Indiana’s Tevin Coleman (6’1”, 210 pounds), who was unable to play in the final three games of the 2013 season due to an ankle injury, is one of the most intriguing and underrated draft-eligible running backs in the country. Guys like Coleman, Melvin Gordon, and Ameer Abdullah are currently breaking the mold and shattering the stereotype of Big 10 running backs from years past that lacked top-end speed and home run ability.

If Coleman manages to stay healthy, there’s a legitimate chance that he could join the two aforementioned runners as well as Jeremy Langford as one of the premier backs in the conference. Coleman, who has said he expects to be more involved in the passing game this season after flashing potential as a receiver out of the backfield last year, is a dangerous space player with impressive burst and outstanding top-end speed.

Coleman is currently ranked by CBS Sports as the 31st-best running back among those eligible to declare in 2016. I believe he’s a much, much better prospect than that ranking indicates.

A fourth-string running back until the midseason firing of then-head coach Lane Kiffin, USC’s Javorius Allen (6’1”, 215 pounds) exploded onto the scene when given an opportunity to crack the lineup as a result of injuries to other backs and a recommendation to interim replacement Ed Orgeron from RB coach Tommie Robinson.

Tre Madden suffered a hamstring injury against Arizona in mid-October, causing him to play sparingly down the stretch. And Justin Davis went down for the season with an ankle injury against Notre Dame a week later. While Silas Redd initially became the primary ball carrier in their absence, he also missed time with a knee ailment and was unable to reclaim the starting job when he returned to action against UCLA.

Allen capitalized on the opportunity by becoming a big-play machine in the month of November, surpassing the 120-yard rushing mark in four out of five games and scoring 11 total touchdowns during that span.

A one-cut downhill runner with good speed for his size who was utilized effectively as a pass receiver on screens a year ago, Allen should continue to receive plenty of carries despite improved depth at the position. It’s worth noting that Allen is an older prospect who turns 23 in August.

Texas A&M’s Trey Williams (5’8”, 195 pounds) is an extremely dynamic talent who jumped off the screen every time I watched the Aggies play a year ago. Williams has tremendous feet, excels at making people miss, and flashes an impressive burst as well as top-end speed. His elusiveness and home run ability serve him well on special teams, as he was one of the most dangerous kick returners in the nation as a redshirt freshman.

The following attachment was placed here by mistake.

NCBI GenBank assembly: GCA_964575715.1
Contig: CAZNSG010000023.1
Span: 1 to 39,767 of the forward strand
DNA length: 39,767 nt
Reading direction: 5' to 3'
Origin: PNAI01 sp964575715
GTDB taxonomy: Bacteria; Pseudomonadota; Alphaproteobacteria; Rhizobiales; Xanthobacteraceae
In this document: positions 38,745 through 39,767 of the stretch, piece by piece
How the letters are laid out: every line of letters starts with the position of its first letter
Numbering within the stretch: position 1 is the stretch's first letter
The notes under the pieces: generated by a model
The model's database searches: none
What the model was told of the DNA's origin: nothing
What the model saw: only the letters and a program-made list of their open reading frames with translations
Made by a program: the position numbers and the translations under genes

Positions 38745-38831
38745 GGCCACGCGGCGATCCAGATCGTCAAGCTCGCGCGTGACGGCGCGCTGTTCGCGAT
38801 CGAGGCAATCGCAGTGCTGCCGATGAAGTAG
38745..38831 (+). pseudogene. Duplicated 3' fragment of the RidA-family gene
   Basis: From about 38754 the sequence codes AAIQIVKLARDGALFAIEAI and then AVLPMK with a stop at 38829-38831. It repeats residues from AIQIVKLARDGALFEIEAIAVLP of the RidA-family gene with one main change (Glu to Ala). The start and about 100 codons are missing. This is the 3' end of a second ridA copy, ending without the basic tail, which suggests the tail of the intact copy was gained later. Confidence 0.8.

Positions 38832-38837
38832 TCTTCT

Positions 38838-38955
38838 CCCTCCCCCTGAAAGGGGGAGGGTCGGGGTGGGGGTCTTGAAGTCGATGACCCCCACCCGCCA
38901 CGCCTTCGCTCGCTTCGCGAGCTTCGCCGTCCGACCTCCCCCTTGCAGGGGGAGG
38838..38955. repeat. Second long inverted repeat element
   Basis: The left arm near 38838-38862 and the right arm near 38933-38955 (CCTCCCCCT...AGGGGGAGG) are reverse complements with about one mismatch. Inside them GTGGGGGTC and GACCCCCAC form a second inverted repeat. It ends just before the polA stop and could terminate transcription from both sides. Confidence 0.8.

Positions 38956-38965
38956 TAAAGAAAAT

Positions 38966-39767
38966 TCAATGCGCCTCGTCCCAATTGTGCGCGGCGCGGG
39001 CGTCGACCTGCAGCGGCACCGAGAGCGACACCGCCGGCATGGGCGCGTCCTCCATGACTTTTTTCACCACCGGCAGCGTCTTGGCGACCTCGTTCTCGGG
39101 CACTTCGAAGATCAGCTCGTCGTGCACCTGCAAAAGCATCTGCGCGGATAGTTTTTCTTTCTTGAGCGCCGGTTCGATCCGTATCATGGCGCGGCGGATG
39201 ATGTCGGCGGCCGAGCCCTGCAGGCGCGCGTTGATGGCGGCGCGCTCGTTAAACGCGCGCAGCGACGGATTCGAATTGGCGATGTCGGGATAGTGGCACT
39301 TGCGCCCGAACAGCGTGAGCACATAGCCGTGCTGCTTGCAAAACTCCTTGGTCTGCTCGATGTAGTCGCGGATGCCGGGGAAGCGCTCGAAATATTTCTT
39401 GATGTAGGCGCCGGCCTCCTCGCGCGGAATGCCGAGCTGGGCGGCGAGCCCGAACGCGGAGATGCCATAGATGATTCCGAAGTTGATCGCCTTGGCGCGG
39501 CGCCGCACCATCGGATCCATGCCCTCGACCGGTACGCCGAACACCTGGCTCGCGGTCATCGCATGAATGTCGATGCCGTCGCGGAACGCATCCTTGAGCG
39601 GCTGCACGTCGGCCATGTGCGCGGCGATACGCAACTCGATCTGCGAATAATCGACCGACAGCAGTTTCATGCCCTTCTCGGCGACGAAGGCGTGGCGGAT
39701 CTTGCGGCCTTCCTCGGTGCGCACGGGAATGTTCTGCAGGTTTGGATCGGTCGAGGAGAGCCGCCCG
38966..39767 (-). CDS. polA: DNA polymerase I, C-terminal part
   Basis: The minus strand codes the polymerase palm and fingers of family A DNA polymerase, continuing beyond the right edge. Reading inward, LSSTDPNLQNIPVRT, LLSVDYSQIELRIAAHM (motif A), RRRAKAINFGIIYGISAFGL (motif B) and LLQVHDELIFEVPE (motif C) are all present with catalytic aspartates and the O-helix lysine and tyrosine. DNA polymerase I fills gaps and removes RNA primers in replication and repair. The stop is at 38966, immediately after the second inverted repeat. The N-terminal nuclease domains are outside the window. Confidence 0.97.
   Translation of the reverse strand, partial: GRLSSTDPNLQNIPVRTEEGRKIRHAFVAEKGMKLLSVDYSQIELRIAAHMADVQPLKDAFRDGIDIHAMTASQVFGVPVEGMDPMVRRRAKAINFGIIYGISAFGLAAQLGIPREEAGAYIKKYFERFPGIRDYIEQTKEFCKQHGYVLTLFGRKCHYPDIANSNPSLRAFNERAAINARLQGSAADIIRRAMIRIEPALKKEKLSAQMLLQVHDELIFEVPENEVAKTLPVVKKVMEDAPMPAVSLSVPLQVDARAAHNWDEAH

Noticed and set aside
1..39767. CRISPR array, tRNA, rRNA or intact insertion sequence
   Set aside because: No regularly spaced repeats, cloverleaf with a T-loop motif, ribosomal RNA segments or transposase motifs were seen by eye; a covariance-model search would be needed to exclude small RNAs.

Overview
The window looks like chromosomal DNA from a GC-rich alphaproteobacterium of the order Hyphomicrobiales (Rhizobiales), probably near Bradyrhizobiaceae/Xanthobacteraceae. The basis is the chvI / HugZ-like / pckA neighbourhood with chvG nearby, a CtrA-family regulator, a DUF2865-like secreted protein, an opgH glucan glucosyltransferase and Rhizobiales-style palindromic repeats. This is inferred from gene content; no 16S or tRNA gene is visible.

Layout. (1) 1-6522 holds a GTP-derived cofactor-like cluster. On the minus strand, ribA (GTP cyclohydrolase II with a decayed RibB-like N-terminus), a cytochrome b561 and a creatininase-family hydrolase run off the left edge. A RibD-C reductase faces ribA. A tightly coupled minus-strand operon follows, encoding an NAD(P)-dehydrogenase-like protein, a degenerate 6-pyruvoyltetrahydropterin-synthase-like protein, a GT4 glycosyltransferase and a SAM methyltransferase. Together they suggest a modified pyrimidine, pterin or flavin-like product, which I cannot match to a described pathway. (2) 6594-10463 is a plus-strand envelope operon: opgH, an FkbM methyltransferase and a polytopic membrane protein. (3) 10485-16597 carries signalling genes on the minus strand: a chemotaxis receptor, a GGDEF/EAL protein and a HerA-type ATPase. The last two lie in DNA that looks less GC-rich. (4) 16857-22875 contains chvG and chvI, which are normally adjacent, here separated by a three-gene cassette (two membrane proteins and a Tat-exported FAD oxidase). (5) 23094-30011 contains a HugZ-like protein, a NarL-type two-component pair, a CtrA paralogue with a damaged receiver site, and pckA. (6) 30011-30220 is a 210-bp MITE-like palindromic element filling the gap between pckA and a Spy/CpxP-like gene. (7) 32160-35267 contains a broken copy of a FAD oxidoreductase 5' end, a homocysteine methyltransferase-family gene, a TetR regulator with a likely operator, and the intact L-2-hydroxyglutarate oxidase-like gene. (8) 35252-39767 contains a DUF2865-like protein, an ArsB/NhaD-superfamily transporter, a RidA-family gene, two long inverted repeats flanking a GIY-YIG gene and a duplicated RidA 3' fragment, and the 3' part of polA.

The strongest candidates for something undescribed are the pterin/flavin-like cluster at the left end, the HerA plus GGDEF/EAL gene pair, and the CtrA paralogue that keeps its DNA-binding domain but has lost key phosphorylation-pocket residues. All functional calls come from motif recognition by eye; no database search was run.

Former starting running back Ben Malena was the one A&M’s coaching staff trusted the most in pass protection, which is why he saw the most playing time among a group of more talented backs that included Williams, Brandon Williams, and Tra Carson. Now that Malena has graduated, Williams is in line for a much-expanded role. Watch for him to be one of the most exciting skill players to watch in the SEC.

A pair of talented senior running backs in line for expanded workloads should have ample opportunity to audition for the next level in the nation’s most prolific rushing offense. Auburn’s Corey Grant (5’11”, 205 pounds), who originally signed with Alabama back in 2010 before transferring after his freshman season, possesses blazing speed and has shown the ability to turn the corner with ease as an outside runner. But Auburn coach Gus Malzahn has also cited his improvement at running in between the tackles, which projects as a major factor behind the expectation that he’ll be able to handle double-digit carries per game in a timeshare of sorts.

Auburn’s Cameron Artis-Payne (5’11”, 210 pounds), a three-star JUCO transfer who was an effective change of pace back in a limited role last season, will likely do much of the heavy lifting as an inside runner. Artis-Payne, whose running style should complement Grant’s nicely, has quick feet in the hole and sets up his blocks effectively before sprinting to daylight. Running backs coach Tim Horton has said that there is no clear favorite at the moment to fill the void left by Tre Mason. But Grant and Artis-Payne, who split reps with the first-team offense throughout spring practice, are both expected to earn significant roles in the Auburn backfield. However, five-star freshman Roc Thomas may threaten for early playing time.

When Lache Seastrunk and Glasco Martin were sidelined due to injury, Baylor’s Shock Linwood (5’8”, 200 pounds) proved in two consecutive games that their ground attack wouldn’t skip a beat when the aforementioned backs left the program at the end of the season. Linwood – who posted consecutive 180+ yard outings on the ground against Oklahoma and Texas Tech, respectively, in mid-late November – displayed the potential that he could develop into one of the best backs in the Big 12 as early as this season.

A quicker-than-fast back with a compact build who runs with great balance and a low center of gravity, Linwood is expected to be the primary ball carrier as part of a three-headed attack in Baylor’s backfield. But he’ll have to fend off redshirt freshman Johnny Jefferson, a phenomenal athlete who had a monster spring.

Others to watch…

Oregon RB Byron Marshall (5’10”, 201 pounds) – Faded down the stretch before suffering an ankle injury against Arizona in late November. But Marshall and sophomore Thomas Tyner, both of whom have also been getting reps at wide receiver this spring, should form one of the top 1-2 punches in the country.